In sync

TV taps teen-pop as the next playground for reality programming.

AMERICANS LOVE REALITY—when it's on TV, that is. We can't get enough of the stuff. And the thirst we feed isn't even original: We ripped it off from the Europeans. Not only did their reality programs come first, but many of them are better (if you don't believe me, check out PBS' imported 1900 House, the show that places a modern British family in a strict turn-of-the-century home and turns on the cameras). Regardless of the fact that American reality shows arrive through our boob tube watered down and commercialized, Survivor and Temptation Island yield super-high ratings and through-the-roof watercooler action.

Americans have always used TV as an escape mechanism—fantasy islands and extraordinary lives provide exciting alternatives to a predictable world. But these days, reality programs merely allow viewers to participate in a lame form of voyeurism. Instead of facing their dry relationships and stale refrigerator offerings, our TV nation tunes in to watch couples be tempted into breaking off long-term relationships—with incentive provided by Fox.

Now instead of listening to the banal bubblegum pop music that tops the Billboard charts, TV watchers can spy on budding, bumbling teen idols on Making the Band or Popstars. Both of these recent reality programs chronicle the lives of young wanna-be pop stars in Star Search-meets-Real World fashion. The shows are great if you're of the laughing-at-others-makes-me-feel-better-about-myself ilk, but if you desire an escape—or even a diversion—you're better served by calling your cable provider and checking out HBO's The Sopranos. Instead of a rendezvous with an imaginary universe, viewers of these musical reality shows get an exact replica of modern popular music, a mirror image of the shiny-faced, midriff-bared, Britney-worshipping, formula-following load of teenybopper crap. How captivating!

Last year, ABC gave us the boys' side of the story. Making the Band, a Bunim/ Murray (Real World, Road Rules) production, currently airs in syndication on MTV. We saw the boys try out; we saw the 25 lucky finalists fly to Trans-Continental Entertainment's Orlando headquarters to "train" with the likes of Lou Perlman, the producer/brain surgeon who manufactured 'N Sync and the Backstreet Boys. We saw the group trimmed down to eight and moved into an Orlando house, shackled together with hair products and harmonies. Of the eight, five of the beefcakes made the final cut—but not before much mayhem and frat-boy antics ensued. The boys broke curfew, had girl problems, and got in major trouble for flubbing their dance steps. The episodic scolding and reprimanding of Dan, Erik, Trevor, Ikaika, Jacob, Paul, Mike, and Ashley didn't do much to instill a sense of awe or respect in this viewer's mind, but 14-year-old girls go for that "bad boy" thing. The group adopted the name O-Town, an homage to the city that claims the aforementioned boy bands as well as a heavier-sounding chart-topper, Creed. (And you thought we had something special in the water around here!) The show is a bunch of mindless piss, but teenagers love it; O-Town's eponymous debut, out on J Records, flies off the shelves. The band scored a top-10 hit with "Liquid Dreams," and the album debuted last week at No. 5 on the Billboard chart.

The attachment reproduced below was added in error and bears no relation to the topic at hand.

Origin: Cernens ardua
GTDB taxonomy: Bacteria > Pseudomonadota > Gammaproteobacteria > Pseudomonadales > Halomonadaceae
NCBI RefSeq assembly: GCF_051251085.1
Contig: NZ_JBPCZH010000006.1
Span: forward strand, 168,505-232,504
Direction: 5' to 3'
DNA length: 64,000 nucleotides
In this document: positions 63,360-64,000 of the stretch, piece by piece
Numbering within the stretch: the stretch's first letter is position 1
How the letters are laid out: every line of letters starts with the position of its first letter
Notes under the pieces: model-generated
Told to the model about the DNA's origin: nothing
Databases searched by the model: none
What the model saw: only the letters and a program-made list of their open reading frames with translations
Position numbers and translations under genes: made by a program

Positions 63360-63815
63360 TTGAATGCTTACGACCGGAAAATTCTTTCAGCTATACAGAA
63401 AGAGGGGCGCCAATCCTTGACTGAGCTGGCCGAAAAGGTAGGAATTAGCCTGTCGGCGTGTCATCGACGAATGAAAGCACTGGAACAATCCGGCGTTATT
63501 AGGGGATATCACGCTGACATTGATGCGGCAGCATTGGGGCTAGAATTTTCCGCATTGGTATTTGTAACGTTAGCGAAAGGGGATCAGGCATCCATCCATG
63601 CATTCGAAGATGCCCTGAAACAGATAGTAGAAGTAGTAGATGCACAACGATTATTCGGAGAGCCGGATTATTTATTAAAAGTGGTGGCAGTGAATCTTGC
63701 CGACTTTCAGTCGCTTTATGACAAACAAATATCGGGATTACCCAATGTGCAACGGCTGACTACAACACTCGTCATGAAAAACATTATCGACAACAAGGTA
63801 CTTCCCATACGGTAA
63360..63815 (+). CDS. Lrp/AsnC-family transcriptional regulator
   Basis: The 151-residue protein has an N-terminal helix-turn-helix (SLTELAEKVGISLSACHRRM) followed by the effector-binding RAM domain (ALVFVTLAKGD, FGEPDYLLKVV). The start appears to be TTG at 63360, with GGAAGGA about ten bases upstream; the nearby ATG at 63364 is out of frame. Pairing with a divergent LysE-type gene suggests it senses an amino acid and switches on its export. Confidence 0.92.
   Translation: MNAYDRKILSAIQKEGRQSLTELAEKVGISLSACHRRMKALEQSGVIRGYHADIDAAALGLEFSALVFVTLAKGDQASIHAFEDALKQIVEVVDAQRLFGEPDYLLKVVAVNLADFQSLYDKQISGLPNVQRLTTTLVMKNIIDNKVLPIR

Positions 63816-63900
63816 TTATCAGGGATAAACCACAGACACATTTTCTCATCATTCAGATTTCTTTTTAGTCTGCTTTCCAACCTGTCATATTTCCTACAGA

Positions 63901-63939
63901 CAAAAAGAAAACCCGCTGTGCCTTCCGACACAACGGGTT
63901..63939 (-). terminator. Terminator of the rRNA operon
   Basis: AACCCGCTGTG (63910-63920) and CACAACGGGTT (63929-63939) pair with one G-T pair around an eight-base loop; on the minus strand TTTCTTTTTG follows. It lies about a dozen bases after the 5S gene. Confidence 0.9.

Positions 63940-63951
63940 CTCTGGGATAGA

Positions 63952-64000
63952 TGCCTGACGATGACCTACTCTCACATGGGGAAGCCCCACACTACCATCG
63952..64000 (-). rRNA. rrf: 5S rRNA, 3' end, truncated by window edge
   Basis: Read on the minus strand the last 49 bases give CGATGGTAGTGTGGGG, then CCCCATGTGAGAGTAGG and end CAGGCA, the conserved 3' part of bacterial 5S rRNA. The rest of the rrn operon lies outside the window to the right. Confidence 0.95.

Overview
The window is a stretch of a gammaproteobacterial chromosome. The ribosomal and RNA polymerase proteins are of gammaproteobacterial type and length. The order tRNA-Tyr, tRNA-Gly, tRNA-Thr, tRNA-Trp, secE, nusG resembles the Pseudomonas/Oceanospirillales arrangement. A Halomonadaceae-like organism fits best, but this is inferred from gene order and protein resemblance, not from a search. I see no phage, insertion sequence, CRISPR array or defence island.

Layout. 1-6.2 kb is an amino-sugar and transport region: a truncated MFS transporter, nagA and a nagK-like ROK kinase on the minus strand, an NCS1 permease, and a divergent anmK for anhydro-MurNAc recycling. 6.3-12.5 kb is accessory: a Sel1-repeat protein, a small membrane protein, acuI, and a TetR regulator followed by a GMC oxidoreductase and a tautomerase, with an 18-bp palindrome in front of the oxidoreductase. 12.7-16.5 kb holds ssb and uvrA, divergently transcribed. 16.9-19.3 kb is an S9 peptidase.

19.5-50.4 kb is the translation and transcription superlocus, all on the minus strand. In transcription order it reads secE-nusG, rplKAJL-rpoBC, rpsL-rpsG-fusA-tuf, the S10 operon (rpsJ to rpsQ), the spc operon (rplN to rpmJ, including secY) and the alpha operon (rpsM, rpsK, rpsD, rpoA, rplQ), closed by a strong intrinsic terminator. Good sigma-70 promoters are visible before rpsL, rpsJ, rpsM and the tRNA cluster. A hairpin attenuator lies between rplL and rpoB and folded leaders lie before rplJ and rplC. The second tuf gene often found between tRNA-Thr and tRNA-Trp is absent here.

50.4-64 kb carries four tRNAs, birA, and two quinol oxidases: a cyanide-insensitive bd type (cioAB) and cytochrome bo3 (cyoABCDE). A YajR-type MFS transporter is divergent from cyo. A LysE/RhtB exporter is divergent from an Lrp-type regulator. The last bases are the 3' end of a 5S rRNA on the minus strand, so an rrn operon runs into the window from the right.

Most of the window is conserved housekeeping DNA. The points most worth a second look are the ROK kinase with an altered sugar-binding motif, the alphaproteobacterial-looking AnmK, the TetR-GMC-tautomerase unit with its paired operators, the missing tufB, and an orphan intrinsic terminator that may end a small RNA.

THE FEMALE VERSION of Making the Band appears on the WB network; the fifth episode of the wildly popular series, Popstars, airs on Friday. This show also boasts a big-name team of producers, so by now we should all know for certain that it takes an army to create a hit single. Among them are Travis Payne, choreographer for Madonna and Courtney Love (!), and David Stanley and Scott Stone, the production team that brought you The Man Show, perhaps the epitome of lowbrow Americana.

So far on Popstars, we've witnessed a nationwide hunt for contestants. We've heard way too many off-key renditions of "What a Girl Wants." We've wrenched along with the contestants' anguish during three rounds of cuts. And we've seen a whole lot of mascara-colored tears and Christina Aguilera- inspired platform heels. Just as viewers watched O-Town learn to be professional musicians (or at least attempt to play them on TV), soon we'll watch as the final five on Popstars move into a Los Angeles house together, commence rehearsals, and choose a name. The Australian version of Popstars, the show that our Yankee version copycatted, yielded a girl group called TrueBliss. Will our American girls come up with something as compelling? Stay tuned!

Where does the madness end? Not there. February 3, VH1 premiered its own Internet-bent version of reality music programming: Road to Fame tells the story of the winner of an online talent challenge.

It's difficult to say what's worse: that faux-Lolitas and ex-Mickey Mouse Club members dominate the pop charts—and in turn our popular culture—or that television executives profit by selling the recipes to eager, ignorant teens. Either way, we're caught in a vicious cycle. Video never did kill the radio star, and unfortunately, I doubt that prime-time television will squash the bubblegum pop groups.

llearmonth@seattleweekly.com

 
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